All of this work meant that I had to prepare the old dagger plate slots in the hull to be re-laminated using new Agba veneer. This was done by carefully routering back in steps an area around the slots to allow new veneer patches to be built up with a good overlap for each patch to ensure the repaired hull was as strong as the original.
I was staggered to realise that this preparation work had taken six weeks. It does not seem much when you look at how little the boat seemed to change. It was also amazing that after nearly 50 years the hull was in such good condition. There was softness in some areas such as around the old bilge keel slots and even some evidence of worms. As these areas were being re-laminated this was not a problem and for the few other areas a good coat of epoxy resin would soak in and make these bits as sound as the rest.
Having arrived back from Ireland in mid July full of enthusiasm for getting Alella rebuilt and back on the water I started to poke around a little to try and ascertain just how much work was needed. The first thing I did was tap the transom which promptly fell off – how it had not fallen off whilst being towed I still do not understand. This was put to one side as it would make the basis of the template to machine a new one.
Side deck removed showing cabin rot
I at first thought that I could get someone to do the rebuild for me but after two boat repairers looked at the state of the boat they disappeared never to be heard from again. It was at this stage I had the fateful thought “If my father could build the boat on the front drive why could I not do the rebuild in my evenings and weekends” I think the phrase “Simples” current at that time also got in the way of rational thought.
So I started to plan, the decks would need to come off, the cabin removed and then the hull stripped of varnish. The hog would need to be removed and replaced. I had also thought that the two bilge keel dagger plates originally used should be replaced with a centreboard similar to the ones I had on my old Salcombe Yawl http://www.syoa.co.uk
The foredeck was removed and all the rotten timbers striped away. The wood removed made good kindling for the fire at home. After sanding the cabin looked in remarkably good shape except around the bottom edge where it had joined the deck.
Thus the stage was set and we embarked on the rebuild which proved to be an interesting time. The amount of work involved exceeded my estimation and then some. I still can not quite work out how my father built the boat with only basic hand tools and without the use of epoxy systems. My admiration for his skills greatly increased the more I got into the project.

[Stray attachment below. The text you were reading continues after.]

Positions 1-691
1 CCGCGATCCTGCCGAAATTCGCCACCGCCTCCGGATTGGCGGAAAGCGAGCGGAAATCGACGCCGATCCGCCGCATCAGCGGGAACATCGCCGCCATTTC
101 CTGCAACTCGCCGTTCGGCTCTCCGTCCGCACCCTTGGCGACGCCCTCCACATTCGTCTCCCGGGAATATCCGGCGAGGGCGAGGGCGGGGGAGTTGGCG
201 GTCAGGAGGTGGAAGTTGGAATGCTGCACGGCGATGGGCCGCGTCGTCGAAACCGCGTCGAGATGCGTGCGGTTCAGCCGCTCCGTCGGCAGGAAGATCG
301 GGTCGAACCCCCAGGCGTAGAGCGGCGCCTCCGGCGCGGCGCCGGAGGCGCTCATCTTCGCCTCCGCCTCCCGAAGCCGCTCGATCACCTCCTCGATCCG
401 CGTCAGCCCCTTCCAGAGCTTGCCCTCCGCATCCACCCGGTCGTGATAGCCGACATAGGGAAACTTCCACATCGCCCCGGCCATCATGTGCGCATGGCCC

I prepared some drawings based on the original Fairy Falcon Association leaflet and measurements taken from the boat. After a little work I was able to estimate the timber that would be required and got an order off to Robbins Timber in Bristol. http://www.robbins.co.uk Robbins were very helpful and duly delivered the planed timber and marine ply ready for the reconstruction to begin.
Alella has been associated with Turkhead since the early 60’s. She was built in 1962 by Gordon Townend who used a Fairey Marine Falcon hot moulded hull and built the interior and its distinctive wooden cuddy on the drive whilst three wild youngsters (my brothers and I) got upto various mischief.
At this time our family had started to holiday in West Cork and Alella was taken over on the Innisfallen ferry as she was ideally suited to sailing around the Carbery’s Isles. We sailed around the islands on her in the days before ribs and high powered speedboats. Alella proved to be a very safe and ideal sailing boat for the fantastic sailing area that is Roaring Water Bay. After nearly 50 years and not enough maintenance she was in a sorry state. Not sailed since the start of the new millennium she was lying in a barn quietly gathering dust.
Then on a fine July day in 2009 we took the punt out to Middle Calf, a really beautiful island. On the way we stopped to see the seals off the Tourane rocks. This idyllic day was spoilt for me by the noise and vibration of the outboard. Memories of quietly sailing around the islands in peace and harmony with the surroundings flooded back for me.
When I got back to Turkhead that evening I slipped out to the barn to see Alella under her cover. She was in a rather sorry state. However a “Baldrick” type plan was forming to rebuild her, but was it sensible?
So after dragging an old trailer out of the brambles and getting the local engineers in Skibbereen to fit new bearings there was half a chance that we could get the boat back to the UK for a refit. The boat was loaded onto the trailer and readied for her return. My mother took many photographs perhaps thinking that this was the last she would see of the boat.
After an uneventful drive back to the Midlands, Alella awaited the start of her rebuild. At this stage none of us knew what was in store. Over the next few weeks I will record the story of how Alella was rebuilt and came to sail around the islands in West Cork again.